Absence

Absence is to love what wind is to fire; it extinguishes the small, it enkindles the great.”

Comte de Bussy-Rabutin
Histoire Amoureuse des Gaules “Maximes d’Amours”

Can’t Just Walk Away

“You were right about that tree thing, the love tree, or whatever you called it. I am not ready to let the tree die. MaryAnne and I have given each other the best of ourselves and maybe the worst, too, but either way, we both own a significant portion of each other. That’s not something you can just walk away from.”

from “Catherine’s Telegram” in The Letter by Richard Paul Evans, p. 247

 

God (from Everyman)

I perceive, here in my majesty,
How that all creatures be to me unkind,
Living without dread in worldly prosperity.
Of ghostly sight the people be so blind,
Drowned in sin, they know me not for their God.
In worldly riches is all their mind:
They fear not of my righteousness the sharp rod;
My law that I showed when I for them died
They forget clean, and shedding of my blood red.
I hanged between two, it cannot be denied:
To get them life I suffered to be dead.
I healed their feet, with thorns hurt was my head.
I could do no more than I did, truly—
And now I see the people do clean forsake me.
They use the seven deadly sins damnable,
As pride, avarice, wrath, and lechery
Now in the world be made commendable.
And thus they leave of angels the heavenly company.
Every man liveth so after his own pleasure,
And yet the more that I them forbear,
The worse they be from year to year:
All that liveth degenerates fast.
Therefore I will, in all the haste,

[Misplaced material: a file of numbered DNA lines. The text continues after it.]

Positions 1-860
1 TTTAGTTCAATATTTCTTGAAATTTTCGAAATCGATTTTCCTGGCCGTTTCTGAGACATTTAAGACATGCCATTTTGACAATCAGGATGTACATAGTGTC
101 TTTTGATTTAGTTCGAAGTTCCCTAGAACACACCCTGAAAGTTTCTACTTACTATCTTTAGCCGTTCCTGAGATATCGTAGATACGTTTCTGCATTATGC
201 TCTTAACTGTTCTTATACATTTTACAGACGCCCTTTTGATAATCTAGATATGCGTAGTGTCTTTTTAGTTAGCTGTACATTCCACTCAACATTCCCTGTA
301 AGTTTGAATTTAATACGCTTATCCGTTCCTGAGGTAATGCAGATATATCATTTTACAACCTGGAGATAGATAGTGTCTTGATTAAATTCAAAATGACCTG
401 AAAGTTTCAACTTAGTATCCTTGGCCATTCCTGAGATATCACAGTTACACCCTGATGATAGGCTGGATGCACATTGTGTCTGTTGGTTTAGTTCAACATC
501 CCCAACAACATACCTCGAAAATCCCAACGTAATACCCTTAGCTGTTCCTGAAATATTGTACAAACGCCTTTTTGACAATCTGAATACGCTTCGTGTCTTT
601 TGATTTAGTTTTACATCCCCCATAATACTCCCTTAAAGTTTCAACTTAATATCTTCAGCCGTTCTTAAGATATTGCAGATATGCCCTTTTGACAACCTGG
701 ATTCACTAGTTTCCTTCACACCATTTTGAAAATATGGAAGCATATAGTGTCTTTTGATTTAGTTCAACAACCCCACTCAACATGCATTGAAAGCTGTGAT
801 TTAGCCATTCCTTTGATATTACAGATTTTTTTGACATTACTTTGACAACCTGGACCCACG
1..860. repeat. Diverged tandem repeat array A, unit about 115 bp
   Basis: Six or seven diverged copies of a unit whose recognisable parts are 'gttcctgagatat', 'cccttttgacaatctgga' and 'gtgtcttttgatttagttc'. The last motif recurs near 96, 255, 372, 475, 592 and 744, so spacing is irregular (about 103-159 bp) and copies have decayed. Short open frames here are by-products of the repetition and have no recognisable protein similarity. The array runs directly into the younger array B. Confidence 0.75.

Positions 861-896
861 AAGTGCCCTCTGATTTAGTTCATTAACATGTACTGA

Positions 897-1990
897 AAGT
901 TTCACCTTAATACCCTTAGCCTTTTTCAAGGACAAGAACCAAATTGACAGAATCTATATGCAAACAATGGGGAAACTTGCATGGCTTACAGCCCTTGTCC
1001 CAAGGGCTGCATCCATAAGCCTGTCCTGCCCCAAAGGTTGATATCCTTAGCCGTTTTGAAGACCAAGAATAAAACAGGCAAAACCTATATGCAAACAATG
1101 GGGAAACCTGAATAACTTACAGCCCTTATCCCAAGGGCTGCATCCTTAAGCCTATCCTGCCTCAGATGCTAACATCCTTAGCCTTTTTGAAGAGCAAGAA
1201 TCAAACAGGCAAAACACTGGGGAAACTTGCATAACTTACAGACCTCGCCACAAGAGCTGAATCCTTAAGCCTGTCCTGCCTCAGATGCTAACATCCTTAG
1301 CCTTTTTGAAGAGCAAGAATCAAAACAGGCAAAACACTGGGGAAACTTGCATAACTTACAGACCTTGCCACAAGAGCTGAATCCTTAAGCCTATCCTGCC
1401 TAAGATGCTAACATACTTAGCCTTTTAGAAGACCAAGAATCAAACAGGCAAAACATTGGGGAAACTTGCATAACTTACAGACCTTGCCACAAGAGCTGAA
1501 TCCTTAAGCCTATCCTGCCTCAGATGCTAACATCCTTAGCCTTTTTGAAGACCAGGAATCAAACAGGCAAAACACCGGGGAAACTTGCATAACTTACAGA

Have a reckoning of every man’s person.
For if I leave the people thus alone
In their life and wicked tempests,
Verily they will become much worse than beasts;
For now one would by envy another up eat.
Charity do they all clean forget.
I hoped well that every man
In my glory should make his mansion,
And thereto I had them all elect.
But now I see, like traitors deject,
They thank me not for the pleasure that I to them meant,
Nor yet for their being that I them have lent.

from Everyman, after 1485

Everyman is the best surviving example of that kind of medieval drama which is known as the morality play. Moralities apparently evolved side by side with the mysteries and in England were, like them, acted by trade guilds, though they were composed individually and not in cycles. They both have a primarily religious purpose, though their method of attaining it is different. The mysteries endeavored to make the Christian religion more real to the unlearned by dramatizing significant events in Biblical history and by showing what these events meant in terms of human experience. The moralities, on the other hand, employed allegory to dramatize the moral struggle that Christianity envisions as present in every man. The actors are every man and the qualities within him, good or bad, and the plot consists of his various reactions to these qualities as they push and pull him one way or another—that is, in Christian terms, toward heaven or toward hell.